Eric Boinard, who has restored Zephyrus to magnificence, has been reading wonderful old reports of yacht races in the Glasgow Herald by their correspondent George Findlay. He was taken by stories of races to Rothesay and suggested we should do that again to celebrate the 90th anniversary. There were ten Garelochs at the starting line (between Race Officer Tim Henderson’s Blue Iris and a fixed buoy) on Saturday morning.
Wind was light and patchy to begin with. Some were seduced into Rhu bay and suffered a loss of momentum. Thalia more than most. Judging things to get round the point at Rosneath is always tricky. Close in to the caravan park there is usually less wind, but then wind is good to the Green Isle buoy. Teal and Juno did well here. Iris and Catriona were further out. Zoe was far too close to the Helensburgh shore and lost out.
Soon after the Green Isle, Catriona ducked behind Teal and was leading thereafter. Juno’s Fraser Noble has raced in these waters before. He knew wind would be best on the Greenock shore. Those of us who went with him prospered.
Iris, always one to watch, was in fourth some of the time. Shortly after the Cloch, she cemented herself into second.
Ian Nicolson, who’s Rival 34, St Foy, was one of the support boats told us of 6 metres breaking their masts in the curious gusts off the Bullwood on the Dunoon shore. It is thought that wind from the East Kyle meets wind on the Clyde just here. We could all see the point. There were gusts to dip the lee deck and lulls which had us looking at the racing flag to assess direction.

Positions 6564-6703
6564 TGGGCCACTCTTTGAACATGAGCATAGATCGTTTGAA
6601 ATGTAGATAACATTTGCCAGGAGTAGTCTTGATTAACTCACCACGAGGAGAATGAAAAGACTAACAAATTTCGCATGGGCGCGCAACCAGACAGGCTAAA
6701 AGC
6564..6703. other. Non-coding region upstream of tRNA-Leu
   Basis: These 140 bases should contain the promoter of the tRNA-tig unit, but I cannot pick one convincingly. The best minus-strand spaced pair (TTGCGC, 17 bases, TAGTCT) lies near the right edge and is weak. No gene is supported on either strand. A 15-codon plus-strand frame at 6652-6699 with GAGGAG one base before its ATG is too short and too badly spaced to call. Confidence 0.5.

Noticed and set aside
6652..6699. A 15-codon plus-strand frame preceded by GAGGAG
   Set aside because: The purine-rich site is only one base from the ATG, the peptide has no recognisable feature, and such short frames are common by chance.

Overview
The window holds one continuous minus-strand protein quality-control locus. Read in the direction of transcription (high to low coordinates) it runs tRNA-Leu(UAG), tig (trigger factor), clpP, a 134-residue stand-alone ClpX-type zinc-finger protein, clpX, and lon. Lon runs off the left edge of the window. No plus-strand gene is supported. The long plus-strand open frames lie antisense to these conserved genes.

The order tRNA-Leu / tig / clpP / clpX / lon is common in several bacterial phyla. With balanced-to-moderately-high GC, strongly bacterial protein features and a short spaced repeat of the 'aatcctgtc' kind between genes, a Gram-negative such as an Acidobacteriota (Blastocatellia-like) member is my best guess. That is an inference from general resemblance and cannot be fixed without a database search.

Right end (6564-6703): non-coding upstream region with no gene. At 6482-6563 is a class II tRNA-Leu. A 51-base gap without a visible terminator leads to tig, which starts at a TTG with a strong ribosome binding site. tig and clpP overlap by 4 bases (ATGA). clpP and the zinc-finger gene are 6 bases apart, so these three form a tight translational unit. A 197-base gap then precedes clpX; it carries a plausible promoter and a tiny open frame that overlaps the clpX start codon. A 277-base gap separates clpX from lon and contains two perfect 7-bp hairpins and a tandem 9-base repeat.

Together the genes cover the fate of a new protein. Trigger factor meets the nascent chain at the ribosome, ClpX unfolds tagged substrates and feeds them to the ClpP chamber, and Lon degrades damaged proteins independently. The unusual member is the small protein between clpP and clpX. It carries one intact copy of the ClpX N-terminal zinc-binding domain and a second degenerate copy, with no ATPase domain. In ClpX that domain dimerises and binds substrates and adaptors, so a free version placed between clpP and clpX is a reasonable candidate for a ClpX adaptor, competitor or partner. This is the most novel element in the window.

Approaching Toward, Iris went very high into the shallow bay there. Catriona, inexperienced in these waters, did not cover thinking Iris would have to bear away to clear the point. As Catriona was headed, Iris was an immediate threat. Catriona’s tack to try and get above was not the best and Iris passed to leeward.
The finish, on the Rothesay shore between St. Foy and an Admiralty mooring buoy, was further up the Kyle than we were expecting. In her search for it, Iris tacked away early. By now the others had arrived. Juno and Teal were close behind Catriona. Circe and Zoe a little further out. There was fluky, strong wind on the shore north of Rothesay which made The Gareloch look like an amateur. Juno got into it and raced past Catriona who was only five boat lengths away. No suggestion of breeze extended to the unfortunate Iris.
1 Juno, 2 Catriona, 3 Teal, 4 Circe, 5 Zoe by one second from 6 Iris, 7 Thalia, 8 Zephyrus, 9 Athene. Hermes had been lured too close to the shore east of Rothesay by a line of moorings which falsely implied a depth of water. DNF.